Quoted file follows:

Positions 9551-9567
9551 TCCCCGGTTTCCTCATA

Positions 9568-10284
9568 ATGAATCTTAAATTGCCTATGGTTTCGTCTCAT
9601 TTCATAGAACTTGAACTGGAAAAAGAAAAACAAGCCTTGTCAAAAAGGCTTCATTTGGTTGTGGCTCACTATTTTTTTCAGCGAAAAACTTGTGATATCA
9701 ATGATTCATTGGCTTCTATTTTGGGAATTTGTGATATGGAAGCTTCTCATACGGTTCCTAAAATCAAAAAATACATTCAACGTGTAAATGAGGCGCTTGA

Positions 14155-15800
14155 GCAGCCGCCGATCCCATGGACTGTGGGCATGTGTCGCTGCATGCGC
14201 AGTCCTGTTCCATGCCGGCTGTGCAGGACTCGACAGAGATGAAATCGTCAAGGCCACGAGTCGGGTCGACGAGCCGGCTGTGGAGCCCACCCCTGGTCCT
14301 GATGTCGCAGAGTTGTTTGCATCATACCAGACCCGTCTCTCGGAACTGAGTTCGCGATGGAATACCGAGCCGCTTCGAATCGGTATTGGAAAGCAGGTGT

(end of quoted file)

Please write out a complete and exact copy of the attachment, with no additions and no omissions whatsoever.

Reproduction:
Positions 9551-9567
9551 TCCCCGGTTTCCTCATA

Positions 9568-10284
9568 ATGAATCTTAAATTGCCTATGGTTTCGTCTCAT
9601 TTCATAGAACTTGAACTGGAAAAAGAAAAACAAGCCTTGTCAAAAAGGCTTCATTTGGTTGTGGCTCACTATTTTTTTCAGCGAAAAACTTGTGATATCA
9701 ATGATTCATTGGCTTCTATTTTGGGAATTTGTGATATGGAAGCTTCTCATACGGTTCCTAAAATCAAAAAATACATTCAACGTGTAAATGAGGCGCTTGA

Positions 14155-15800
14155 GCAGCCGCCGATCCCATGGACTGTGGGCATGTGTCGCTGCATGCGC
14201 AGTCCTGTTCCATGCCGGCTGTGCAGGACTCGACAGAGATGAAATCGTCAAGGCCACGAGTCGGGTCGACGAGCCGGCTGTGGAGCCCACCCCTGGTCCT
14301 GATGTCGCAGAGTTGTTTGCATCATACCAGACCCGTCTCTCGGAACTGAGTTCGCGATGGAATACCGAGCCGCTTCGAATCGGTATTGGAAAGCAGGTGT